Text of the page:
"We use many different valuation methodologies, but the most common at Maverick is to compare sustainable free cash flow to enterprise value." Lee Ainslee

"I tend to focus on free cash flow. We basically looked at the amount of cash that the business could return to us as shareholders and valued that." Glenn Greenberg

“How do I determine the discount? I usually focus on free cash flow and enterprise value (market capitalization less cash plus debt). I will screen through large numbers of companies by looking at the enterprise value/EBITDA ratio, though the ratio I am willing to accept tends to vary with the industry and its position in the economic cycle." Michael Burry

“I wouldn’t look for a single metric like relative P/Es to determine what — how — to invest money. You really want to look for things you understand, and where you think you can see out for a good many years, in a general way, as to the cash that can be generated from the business. And then, if you can buy it at a cheap enough price compared to that cash, it doesn’t make any difference what the name attached to the cash is.” Warren Buffett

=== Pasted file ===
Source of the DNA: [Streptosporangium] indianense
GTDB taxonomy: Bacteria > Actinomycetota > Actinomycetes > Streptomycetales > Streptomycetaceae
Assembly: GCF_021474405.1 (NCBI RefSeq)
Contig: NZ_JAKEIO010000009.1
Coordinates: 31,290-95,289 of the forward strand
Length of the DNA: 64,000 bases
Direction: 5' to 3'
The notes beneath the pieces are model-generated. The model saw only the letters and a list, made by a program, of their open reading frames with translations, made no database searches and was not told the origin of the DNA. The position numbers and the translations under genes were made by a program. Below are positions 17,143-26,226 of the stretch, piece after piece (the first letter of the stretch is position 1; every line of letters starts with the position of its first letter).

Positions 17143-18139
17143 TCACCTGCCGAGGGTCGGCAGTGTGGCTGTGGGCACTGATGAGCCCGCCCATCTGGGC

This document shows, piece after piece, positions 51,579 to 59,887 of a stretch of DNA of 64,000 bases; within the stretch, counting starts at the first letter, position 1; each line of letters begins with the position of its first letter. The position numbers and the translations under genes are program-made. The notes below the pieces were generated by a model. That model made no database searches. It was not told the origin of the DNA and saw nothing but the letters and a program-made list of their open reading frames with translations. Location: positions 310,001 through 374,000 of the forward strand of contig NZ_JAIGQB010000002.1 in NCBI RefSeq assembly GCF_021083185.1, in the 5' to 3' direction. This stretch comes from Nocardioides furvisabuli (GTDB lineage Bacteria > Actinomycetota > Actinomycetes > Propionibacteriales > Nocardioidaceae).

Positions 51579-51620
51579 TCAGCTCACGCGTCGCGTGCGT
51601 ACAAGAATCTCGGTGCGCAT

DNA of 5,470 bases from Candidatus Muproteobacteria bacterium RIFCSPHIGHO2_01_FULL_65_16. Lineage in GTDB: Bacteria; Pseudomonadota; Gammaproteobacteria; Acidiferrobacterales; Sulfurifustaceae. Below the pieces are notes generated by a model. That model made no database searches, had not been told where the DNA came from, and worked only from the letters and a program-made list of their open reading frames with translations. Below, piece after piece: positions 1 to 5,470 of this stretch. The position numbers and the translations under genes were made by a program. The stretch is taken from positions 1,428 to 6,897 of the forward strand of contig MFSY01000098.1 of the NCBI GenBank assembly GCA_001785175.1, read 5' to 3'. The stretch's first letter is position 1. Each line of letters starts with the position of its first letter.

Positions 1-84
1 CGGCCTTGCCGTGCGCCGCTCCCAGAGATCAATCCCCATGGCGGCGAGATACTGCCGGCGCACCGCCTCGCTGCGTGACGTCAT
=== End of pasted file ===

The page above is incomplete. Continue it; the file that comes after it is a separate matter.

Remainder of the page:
"Ultimately, in one form or another, cash flow is all companies have to distribute to investors, and cash flow is the only thing investors can spend.  Ultimately, investment success depends on how much an investor pays for the cash flow a company generates." Andy Redleaf

"If you attempt to assess intrinsic value, it all relates to cash flows. The only reason for putting cash into any kind of an investment now is because you expect to take cash out." Warren Buffett